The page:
From the Beginning of Ms. Braddon's Novel
From Lady Audley's Secret
Mary E. Braddon
It lay down in a hollow, rich with fine old timber and luxuriant pastures; and you came upon it through an avenue of limes, bordered on either side by meadows, over the high hedges of which the cattle looked inquisitively at you as you passed, wondering, perhaps, what you wanted; for there was no thorough-fare, and unless you were going to the Court you had no business there at all.
At the end of this avenue there was an old arch and a clock tower, with a stupid, bewildering clock, which had only one hand—and which jumped straight from one hour to the next—and was therefore always in extremes. Through this arch you walked straight into the gardens of Audley Court.
A smooth lawn lay before you, dotted with groups of rhododendrons, which grew in more perfection here than anywhere else in the county. To the right there were the kitchen gardens, the fish-pond, and an orchard bordered by a dry moat, and a broken ruin of a wall, in some places thicker than it was high, and everywhere overgrown with trailing ivy, yellow stonecrop, and dark moss. To the left there was a broad graveled walk, down which, years ago, when the place had been a convent, the quiet nuns had walked hand in hand; a wall bordered with espaliers, and shadowed on one side by goodly oaks, which shut out the flat landscape, and circled in the house and gardens with a darkening shelter.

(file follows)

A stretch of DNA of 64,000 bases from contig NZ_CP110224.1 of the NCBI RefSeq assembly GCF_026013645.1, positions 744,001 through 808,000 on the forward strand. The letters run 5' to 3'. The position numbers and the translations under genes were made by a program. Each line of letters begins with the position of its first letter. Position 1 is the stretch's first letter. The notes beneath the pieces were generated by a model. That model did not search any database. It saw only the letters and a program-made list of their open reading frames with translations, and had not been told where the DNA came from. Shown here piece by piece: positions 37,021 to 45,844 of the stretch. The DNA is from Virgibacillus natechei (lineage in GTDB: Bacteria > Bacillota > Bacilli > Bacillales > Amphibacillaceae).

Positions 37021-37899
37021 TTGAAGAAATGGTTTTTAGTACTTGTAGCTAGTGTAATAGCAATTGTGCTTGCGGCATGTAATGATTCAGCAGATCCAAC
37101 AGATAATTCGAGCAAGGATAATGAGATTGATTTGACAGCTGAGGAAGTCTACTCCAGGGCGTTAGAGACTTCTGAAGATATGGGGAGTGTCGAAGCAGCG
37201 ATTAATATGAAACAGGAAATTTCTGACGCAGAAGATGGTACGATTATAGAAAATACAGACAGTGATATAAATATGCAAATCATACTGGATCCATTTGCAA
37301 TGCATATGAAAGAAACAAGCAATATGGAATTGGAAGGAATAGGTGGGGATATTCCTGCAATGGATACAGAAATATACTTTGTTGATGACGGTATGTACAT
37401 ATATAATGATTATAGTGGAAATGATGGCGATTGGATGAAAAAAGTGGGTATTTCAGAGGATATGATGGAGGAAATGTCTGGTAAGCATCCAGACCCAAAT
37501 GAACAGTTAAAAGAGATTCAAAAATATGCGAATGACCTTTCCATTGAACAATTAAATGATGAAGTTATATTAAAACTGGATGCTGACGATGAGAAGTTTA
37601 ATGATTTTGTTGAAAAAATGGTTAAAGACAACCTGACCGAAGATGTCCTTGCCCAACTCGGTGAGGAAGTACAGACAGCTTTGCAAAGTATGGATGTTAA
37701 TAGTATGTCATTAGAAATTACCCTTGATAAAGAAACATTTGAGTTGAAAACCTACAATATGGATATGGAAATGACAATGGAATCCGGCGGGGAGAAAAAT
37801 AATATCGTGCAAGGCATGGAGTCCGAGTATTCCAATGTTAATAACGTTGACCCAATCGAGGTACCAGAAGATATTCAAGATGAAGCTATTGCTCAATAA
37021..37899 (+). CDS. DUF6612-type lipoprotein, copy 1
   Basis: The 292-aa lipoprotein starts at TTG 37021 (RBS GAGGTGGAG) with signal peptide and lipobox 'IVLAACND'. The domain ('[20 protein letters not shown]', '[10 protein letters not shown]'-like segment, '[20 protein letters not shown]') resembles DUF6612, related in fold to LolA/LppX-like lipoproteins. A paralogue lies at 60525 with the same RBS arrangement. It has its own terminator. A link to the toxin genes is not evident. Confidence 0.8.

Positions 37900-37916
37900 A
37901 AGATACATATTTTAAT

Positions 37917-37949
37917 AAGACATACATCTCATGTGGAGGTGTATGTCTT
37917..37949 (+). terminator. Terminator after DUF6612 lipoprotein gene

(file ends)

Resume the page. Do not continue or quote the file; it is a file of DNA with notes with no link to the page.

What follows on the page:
The house faced the arch, and occupied three sides of a quadrangle. It was very old, and very irregular and rambling. The windows were uneven; some small, some large, some with heavy stone mullions and rich stained glass; others with frail lattices that rattled in every breeze; others so modern that they might have been added only yesterday. Great piles of chimneys rose up here and there behind the pointed gables, and seemed as if they were so broken down by age and long service that they must have fallen but for the straggling ivy which, crawling up the walls and trailing even over the roof, wound itself about them and supported them. The principal door was squeezed into a corner of a turret at one angle of the building, as if it were in hiding from dangerous visitors, and wished to keep itself a secret—a noble door for all that—old oak, and studded with great square-headed iron nails, and so thick that the sharp iron knocker struck upon it with a muffled sound, and the visitor rung a clanging bell that dangled in a corner among the ivy, lest the noise of the knocking should never penetrate the stronghold.
I love this kind of slow opening--carefully chosen detail, artfully arranged to give a strong impression of a place. The richness of the language and the stately pace at which it opens up into a vision of the Audley place certainly makes this a promising start to a piece that I had never given much thought to until the review I encountered this morning.